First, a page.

Palaces For The People
Thursday, October 09, 2003

The world’s population in 2003 is estimated at 6.45 billion. Nearly 170 million people are being added to it annually and will increase upto 10 billion by the year 2025. The high growth ratio of population is posing a serious threat to the future prospects of human well-being. If the population continues to grow at this rate, it will perhaps be too large to be supported by the limited resources of the earth in a few decades.

Water scarcities are likely to occur sooner in regions where its per capita availability is already very low following the high population growth. The demand gets more and more serious if its per capita demand keeps growing up following changes in its consumption pattern. People dump wastes, untreated sewage and chemical discharges which pollute the sources of water like the rivers, lakes, ponds and the underground reserves. The ever-increasing demand for water has resulted in two billion people craving for this fundamental resources worldwide.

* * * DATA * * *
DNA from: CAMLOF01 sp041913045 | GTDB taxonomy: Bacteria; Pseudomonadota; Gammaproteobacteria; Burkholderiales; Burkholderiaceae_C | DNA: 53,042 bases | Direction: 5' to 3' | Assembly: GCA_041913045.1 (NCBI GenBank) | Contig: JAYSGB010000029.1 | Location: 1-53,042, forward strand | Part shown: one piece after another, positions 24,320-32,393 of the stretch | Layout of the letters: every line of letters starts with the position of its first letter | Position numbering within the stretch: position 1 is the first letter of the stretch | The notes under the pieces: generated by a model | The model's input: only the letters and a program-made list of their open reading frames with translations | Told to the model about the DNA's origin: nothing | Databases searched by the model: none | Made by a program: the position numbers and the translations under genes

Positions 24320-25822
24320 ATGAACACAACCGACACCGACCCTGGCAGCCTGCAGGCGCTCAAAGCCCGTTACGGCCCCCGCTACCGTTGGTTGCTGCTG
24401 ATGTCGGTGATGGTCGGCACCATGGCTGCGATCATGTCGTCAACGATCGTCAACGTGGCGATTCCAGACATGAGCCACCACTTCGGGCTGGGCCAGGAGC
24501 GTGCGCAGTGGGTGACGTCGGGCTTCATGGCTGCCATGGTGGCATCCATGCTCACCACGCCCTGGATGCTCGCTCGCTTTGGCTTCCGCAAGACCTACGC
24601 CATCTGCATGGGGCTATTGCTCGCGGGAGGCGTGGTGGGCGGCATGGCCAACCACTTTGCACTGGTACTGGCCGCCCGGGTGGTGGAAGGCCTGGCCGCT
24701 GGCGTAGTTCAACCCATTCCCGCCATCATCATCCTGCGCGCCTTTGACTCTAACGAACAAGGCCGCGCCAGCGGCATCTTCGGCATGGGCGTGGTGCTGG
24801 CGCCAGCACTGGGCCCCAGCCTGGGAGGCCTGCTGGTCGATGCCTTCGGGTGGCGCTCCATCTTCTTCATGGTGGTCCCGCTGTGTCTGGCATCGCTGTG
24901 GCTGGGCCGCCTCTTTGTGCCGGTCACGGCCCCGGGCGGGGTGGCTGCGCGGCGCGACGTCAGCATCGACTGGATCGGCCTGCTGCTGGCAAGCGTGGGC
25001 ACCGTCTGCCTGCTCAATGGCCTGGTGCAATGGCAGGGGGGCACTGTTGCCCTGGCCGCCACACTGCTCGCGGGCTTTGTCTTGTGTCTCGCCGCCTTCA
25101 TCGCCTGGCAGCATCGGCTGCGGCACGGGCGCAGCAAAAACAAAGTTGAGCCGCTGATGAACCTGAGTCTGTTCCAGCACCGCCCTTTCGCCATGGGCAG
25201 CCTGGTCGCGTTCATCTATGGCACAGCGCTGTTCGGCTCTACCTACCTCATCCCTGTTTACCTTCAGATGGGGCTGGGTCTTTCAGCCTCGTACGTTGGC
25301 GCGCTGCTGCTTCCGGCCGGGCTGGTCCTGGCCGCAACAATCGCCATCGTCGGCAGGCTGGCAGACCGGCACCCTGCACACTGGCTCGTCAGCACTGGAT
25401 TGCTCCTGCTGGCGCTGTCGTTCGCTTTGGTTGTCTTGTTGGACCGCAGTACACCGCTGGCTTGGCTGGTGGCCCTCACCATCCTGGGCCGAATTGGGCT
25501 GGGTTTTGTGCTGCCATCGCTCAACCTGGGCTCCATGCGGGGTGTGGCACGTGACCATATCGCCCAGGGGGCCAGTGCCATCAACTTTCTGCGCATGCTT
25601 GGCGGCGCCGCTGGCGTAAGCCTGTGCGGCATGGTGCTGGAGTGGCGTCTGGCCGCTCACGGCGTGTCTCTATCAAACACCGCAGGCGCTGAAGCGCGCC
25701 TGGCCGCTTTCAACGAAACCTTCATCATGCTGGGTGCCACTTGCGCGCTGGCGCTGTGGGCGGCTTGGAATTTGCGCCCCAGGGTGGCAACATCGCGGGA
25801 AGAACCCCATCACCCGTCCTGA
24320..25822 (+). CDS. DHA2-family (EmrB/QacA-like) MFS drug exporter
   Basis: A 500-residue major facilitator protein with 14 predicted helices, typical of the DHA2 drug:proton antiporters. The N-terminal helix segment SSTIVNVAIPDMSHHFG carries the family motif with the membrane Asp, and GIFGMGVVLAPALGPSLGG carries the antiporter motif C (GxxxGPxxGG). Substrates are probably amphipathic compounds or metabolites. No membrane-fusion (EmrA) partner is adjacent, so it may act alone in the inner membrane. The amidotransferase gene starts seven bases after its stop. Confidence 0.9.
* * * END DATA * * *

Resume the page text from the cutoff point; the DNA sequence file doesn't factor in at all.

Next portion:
Indian Scenario

India has 2.45 per cent of the world’s land resources and 4 per cent of its fresh water resources. Twelve per cent areas of the country receive an average rainfall of less than 610 million metres (mm) annually. Only 8 per cent areas receive more than 2500 mm of water. Cherrapunji in the eastern part of Meghalaya receives 11,000 mm of rainfall while western Rajasthan receives only 100 mm. The variability of the rainfall from month to month and year to year for the same place is very high. Even low rainfall areas, especially in some parts of Gujarat and Rajasthan, are prone to occasional high intensity storms.

More than 90 per cent of the annual runoff in peninsular rivers and over 80 per cent of the annual runoff in the Himalayan rivers occurs between June and September. Many of the small rivers totally dry up during the summer. The depletion of forests has further aggravated the problem.

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